German politicians have expressed concern over Greek Prime Minister Alexis Tsipras’s visit to Moscow and urged the radical-left leader to adhere to the EU’s official strategy towards Russia.
The president of the European Parliament and prominent German social democrat Martin Schulz told daily Bild on Wednesday that Greece should not take steps which would undermine EU unity on sanctions against Russia, brought over the Ukraine crisis.
He said: “I can only advise Greece not to jeopardize the unity of the Europeans.”
“Greece asked for EU solidarity and also received that. Now we can also ask from Greece not to deviate from the commonly agreed measures.”
– ‘Bad conditions’
Tsipras criticized Western sanctions against Russia a day before he left for Moscow as being “a road to nowhere”.
He was expected to lobby in favor of Greek agricultural imports to Russia and discuss a natural gas deal that would extend the Turk Stream pipeline, which runs from Russia through Turkey to Europe into Greece.
Elmar Brok, a European Parliament lawmaker from German Chancellor Angela Merkel’s Christian Democrat party, expressed worries over Tsipras’ visit, claiming some communist members of Greece’s SYRIZA-led coalition government were seeking to pull Greece out of the Western world and establish close ties with Russia.
“It must be clear that Russia cannot offer a perspective for Greece. The living conditions in Russia are so bad that the Greeks would not want to live under them,” Brok said.
He argued that the majority of the Greeks were also against changing the orientation of the country.
“Russia is not in a position to really finance Greece,” he added.
– Berlin cautious
The German government responded cautiously on Wednesday to the reports of policy change in Greece.
German Foreign Ministry deputy spokeswoman Sawsan Chebli said at a press conference in Berlin: “EU member states commonly agreed on sanctions and it was linked to the full implementation of the Minsk agreement and this decision has also been supported by Greece.”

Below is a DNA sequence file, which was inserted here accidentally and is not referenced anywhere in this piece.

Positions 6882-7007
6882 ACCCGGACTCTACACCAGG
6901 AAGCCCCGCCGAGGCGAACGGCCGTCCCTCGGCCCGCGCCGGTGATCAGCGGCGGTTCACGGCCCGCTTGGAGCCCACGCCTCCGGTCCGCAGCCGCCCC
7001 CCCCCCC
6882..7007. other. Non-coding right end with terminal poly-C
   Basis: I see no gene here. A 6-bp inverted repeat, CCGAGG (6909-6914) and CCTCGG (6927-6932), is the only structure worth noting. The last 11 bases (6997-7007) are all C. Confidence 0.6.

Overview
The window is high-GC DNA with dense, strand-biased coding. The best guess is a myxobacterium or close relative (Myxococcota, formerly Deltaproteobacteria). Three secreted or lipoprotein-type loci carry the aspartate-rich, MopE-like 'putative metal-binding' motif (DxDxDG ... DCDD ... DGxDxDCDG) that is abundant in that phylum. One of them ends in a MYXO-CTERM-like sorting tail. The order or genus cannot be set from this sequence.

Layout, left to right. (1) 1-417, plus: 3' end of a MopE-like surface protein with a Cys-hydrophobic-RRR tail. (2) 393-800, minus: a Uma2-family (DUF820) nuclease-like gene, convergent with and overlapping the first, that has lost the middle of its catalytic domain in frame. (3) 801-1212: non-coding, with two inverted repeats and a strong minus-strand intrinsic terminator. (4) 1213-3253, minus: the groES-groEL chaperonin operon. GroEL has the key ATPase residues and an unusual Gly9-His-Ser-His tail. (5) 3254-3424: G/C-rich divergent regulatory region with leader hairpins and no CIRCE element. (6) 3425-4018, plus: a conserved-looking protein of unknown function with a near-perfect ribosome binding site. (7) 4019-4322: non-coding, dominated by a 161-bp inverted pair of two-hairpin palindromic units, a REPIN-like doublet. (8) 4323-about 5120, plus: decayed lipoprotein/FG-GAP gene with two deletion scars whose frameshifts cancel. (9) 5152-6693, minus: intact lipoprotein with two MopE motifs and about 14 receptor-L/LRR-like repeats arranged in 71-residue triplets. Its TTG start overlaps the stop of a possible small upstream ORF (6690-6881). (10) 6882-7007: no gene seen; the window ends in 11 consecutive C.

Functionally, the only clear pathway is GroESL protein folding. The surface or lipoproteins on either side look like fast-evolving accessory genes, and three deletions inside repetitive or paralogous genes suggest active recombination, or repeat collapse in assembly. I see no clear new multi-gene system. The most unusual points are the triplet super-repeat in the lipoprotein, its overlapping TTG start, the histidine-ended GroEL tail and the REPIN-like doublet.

“For us, there has been no reason so far to think in concrete terms that the position of the Greeks has changed.”
“All the decisions related to sanctions have been supported by Greece so far and we hope that this would continue to be the case,” Chebli added.
She also noted that the leaders of the Greek government had conveyed to their European partners on various occasions that they saw the solutions to their problems and their future being within the EU.
– Reparations claim
Relations between Greece and its biggest creditor, Germany, have been strained recently due to the disagreements over the bailout program for Greece and repeated Greek claims for WWII reparations.
German government deputy spokeswoman Christiane Wirtz renewed Berlin’s position on Wednesday and argued that the reparations issue was legally closed by past agreements.
“German federal government believes that the reparations issue is completely settled with the Two Plus Four Treaty,” Wirtz said referring to the agreement signed in 1990.
She claimed that the forced loans taken by the Nazis was part of the reparations and also settled by the same agreement.